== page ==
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Advice to the involved dad on custody, visitation strategies

| May 29, 2013 | Fathers' Rights |

Laws in Georgia and elsewhere across the country have evolved over the years to more fairly treat good dads who are in court trying to seek meaningful arrangements in child custody matters. Many men still feel awkward, misplaced and at a disadvantage, though, when before a family law judge and seeking an equitable outcome to visitation and other matters.

As a consequence, the topic of fathers’ rights in divorce-related matters is something that is far more often raised and openly discussed these days than in former times, with a new appreciation often cited that active and loving fathers do not put aside those qualities by virtue of a divorce decree. Presumptions about many things in family law have changed over the years, and one of those is that committed dads can just as easily be primary caretakers or entitled to substantial and continual involvement in the lives of their children post-divorce. Indeed, that continuity is widely understood to be in the best interests of children.

One divorce columnist recently noted that, notwithstanding the increased judicial empathy generally for strongly involved fathers, the legal system “is only now very slowly changing.” Because of that, any dad who wants meaningful and ample time with his kids following marital dissolution needs to firmly step up to the plate and ask for it, consistently and from the outset.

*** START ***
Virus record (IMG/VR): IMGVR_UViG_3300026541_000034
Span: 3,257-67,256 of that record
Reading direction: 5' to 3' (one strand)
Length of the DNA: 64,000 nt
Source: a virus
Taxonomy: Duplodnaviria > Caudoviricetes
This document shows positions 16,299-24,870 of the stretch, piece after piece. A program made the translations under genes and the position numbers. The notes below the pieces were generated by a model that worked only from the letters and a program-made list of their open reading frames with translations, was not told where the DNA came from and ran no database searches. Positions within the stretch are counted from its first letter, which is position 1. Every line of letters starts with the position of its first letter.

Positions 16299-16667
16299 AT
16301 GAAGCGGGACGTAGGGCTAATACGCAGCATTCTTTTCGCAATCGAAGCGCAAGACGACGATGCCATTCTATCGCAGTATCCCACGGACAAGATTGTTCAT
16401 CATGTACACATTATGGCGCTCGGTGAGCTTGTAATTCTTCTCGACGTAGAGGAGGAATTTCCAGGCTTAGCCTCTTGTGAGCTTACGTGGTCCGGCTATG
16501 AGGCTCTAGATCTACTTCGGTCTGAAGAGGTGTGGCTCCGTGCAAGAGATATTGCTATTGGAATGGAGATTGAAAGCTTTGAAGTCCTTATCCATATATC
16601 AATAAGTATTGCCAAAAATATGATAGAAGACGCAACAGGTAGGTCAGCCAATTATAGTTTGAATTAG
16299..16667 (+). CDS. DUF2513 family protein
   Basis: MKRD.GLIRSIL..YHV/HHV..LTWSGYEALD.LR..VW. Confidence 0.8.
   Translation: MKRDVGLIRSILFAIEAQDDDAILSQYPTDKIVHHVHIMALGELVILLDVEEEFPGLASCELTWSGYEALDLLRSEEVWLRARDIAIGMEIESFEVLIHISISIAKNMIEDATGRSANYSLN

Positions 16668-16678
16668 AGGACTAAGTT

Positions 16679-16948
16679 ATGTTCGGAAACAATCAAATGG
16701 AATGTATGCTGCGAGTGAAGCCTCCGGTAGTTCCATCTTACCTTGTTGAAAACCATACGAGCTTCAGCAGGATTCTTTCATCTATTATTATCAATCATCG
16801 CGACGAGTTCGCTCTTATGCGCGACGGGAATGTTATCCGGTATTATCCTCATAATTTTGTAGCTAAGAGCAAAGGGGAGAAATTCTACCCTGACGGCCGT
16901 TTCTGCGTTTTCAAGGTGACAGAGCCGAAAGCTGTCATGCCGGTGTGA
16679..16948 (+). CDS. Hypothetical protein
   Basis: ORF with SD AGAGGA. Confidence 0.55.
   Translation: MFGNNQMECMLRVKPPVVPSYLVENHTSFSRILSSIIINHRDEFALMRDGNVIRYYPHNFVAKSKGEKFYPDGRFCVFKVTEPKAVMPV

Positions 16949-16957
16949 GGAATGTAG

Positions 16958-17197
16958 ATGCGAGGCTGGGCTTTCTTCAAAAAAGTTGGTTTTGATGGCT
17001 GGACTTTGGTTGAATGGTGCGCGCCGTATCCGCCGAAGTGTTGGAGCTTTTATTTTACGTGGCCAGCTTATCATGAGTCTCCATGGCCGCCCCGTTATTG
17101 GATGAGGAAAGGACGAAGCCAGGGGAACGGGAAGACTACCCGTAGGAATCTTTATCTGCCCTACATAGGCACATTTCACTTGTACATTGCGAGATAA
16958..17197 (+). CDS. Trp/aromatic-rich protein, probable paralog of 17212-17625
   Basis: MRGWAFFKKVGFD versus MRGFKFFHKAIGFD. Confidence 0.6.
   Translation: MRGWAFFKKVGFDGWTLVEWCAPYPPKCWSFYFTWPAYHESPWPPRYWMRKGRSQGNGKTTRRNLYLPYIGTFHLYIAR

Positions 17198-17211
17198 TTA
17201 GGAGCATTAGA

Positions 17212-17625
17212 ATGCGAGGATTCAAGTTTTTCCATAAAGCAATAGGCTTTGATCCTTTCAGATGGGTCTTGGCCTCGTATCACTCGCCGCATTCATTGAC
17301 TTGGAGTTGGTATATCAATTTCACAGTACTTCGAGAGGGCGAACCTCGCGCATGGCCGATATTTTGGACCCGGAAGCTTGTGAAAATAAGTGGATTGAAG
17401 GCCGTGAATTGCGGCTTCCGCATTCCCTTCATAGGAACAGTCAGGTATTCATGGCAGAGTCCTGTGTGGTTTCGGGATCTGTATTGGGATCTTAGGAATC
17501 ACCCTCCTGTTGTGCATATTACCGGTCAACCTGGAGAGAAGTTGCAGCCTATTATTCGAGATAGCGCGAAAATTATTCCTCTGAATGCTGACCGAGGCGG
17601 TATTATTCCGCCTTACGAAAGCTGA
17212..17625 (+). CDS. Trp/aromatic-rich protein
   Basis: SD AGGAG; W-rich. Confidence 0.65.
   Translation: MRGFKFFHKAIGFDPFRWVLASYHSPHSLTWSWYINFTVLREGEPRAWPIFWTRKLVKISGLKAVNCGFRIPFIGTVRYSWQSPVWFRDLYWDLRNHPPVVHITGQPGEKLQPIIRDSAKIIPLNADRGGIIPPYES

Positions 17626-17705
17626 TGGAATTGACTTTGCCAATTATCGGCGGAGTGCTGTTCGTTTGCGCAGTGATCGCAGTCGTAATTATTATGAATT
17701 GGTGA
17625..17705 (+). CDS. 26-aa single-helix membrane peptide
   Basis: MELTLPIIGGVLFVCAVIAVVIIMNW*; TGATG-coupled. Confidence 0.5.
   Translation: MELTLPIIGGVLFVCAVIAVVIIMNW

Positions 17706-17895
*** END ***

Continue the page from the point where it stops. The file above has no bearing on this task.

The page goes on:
That means, as she notes, that dad needs to secure strong representation from “an attorney who gets it.” Specifically, that refers to an experienced fathers’ rights attorney who fully appreciates a caring father’s special concerns in a custody or other matter and can optimally present a best case before the court.

A proven Georgia divorce law firm with a demonstrated background in helping strong and active dads maintain meaningful access to their children following divorce can answer questions and provide diligent representation in any family law matter.

Source: Huffington Post, “Custody battles: the top five things dads should know before setting foot in court,” Morghan Leia Richardson, May 23, 2013

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